Fecal microbiota transplants (FMT) pose a risk of serious or life-threatening adverse events likely because of transmission of pathogenic organisms, the US Food and Drug Administration (FDA) warns in a new safety communication.
The FDA said it is aware of infections caused by enteropathogenic Escherichia coli (EPEC) and Shigatoxin-producing Escherichia coli (STEC) that occurred following FMT. The agency suspects the infections are a result of transmission of these pathogenic organisms from FMT product supplied by US stool bank company OpenBiome.
The company provides FMT product manufactured from pre-screened donors to healthcare providers and researchers.
In a statement on its website, OpenBiome said it was "immediately" implementing changes to the screening program in collaboration with FDA to ensure all FMT material is appropriately screened for these pathogens.
FMT-Related Infections, Two Deaths
The FDA safety alert describes six patients who received the company’s FMT product for Clostridium difficile infection unresponsive to standard therapies and who developed infections caused by EPEC (two patients) or STEC (four patients). Four patients required hospitalization.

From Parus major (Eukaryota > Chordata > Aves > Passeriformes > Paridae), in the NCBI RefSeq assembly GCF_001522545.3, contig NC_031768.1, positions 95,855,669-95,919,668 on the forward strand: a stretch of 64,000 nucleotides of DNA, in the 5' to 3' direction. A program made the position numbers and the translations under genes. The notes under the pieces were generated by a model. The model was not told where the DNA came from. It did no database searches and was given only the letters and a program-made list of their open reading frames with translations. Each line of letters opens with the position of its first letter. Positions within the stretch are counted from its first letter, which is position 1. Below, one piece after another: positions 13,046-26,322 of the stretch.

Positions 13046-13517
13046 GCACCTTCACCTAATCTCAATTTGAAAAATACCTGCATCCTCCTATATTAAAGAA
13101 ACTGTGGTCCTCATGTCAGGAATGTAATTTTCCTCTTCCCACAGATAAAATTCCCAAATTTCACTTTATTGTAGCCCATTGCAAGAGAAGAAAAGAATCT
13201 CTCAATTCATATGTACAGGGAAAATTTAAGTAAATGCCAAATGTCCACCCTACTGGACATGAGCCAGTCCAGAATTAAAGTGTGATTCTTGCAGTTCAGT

The two patients who developed EPEC infection received FMT product prepared from two different donors' stool. All four STEC infections were tied to stool prepared from a single donor.
OpenBiome also notified the FDA that two patients died after receiving the FMT product that was prepared from the same donor associated with the STEC infections. The deceased patients had underlying chronic medical conditions and received FMT for C difficile infection. The patients both developed diarrhea following FMT, but were not tested for STEC.
The deaths occurred before the four patients with the STEC infections were reported to either OpenBiome or the FDA. The agency notes that it is not known if STEC infection contributed to the deaths.
In the safety alert, the FDA recommends that patients considering FMT for the treatment of C difficile infection should speak with their treating clinician and understand the associated risks.
The recommendation is in line with FDA guidance issued in July 2013, which requires physicians to obtain adequate informed consent. The consent, the agency says, should include a statement that the use of FMT to treat C difficile is investigational, and that physicians discuss potential risks with patients.
Adverse events or side effects related to the use of FMT products should be reported to the FDA's MedWatch Safety Information and Adverse Event Reporting Program.
Medscape Medical News © 2020
Cite this: Life-Threatening Infections Tied to Fecal Transplants, FDA Warns - Medscape - Mar 13, 2020.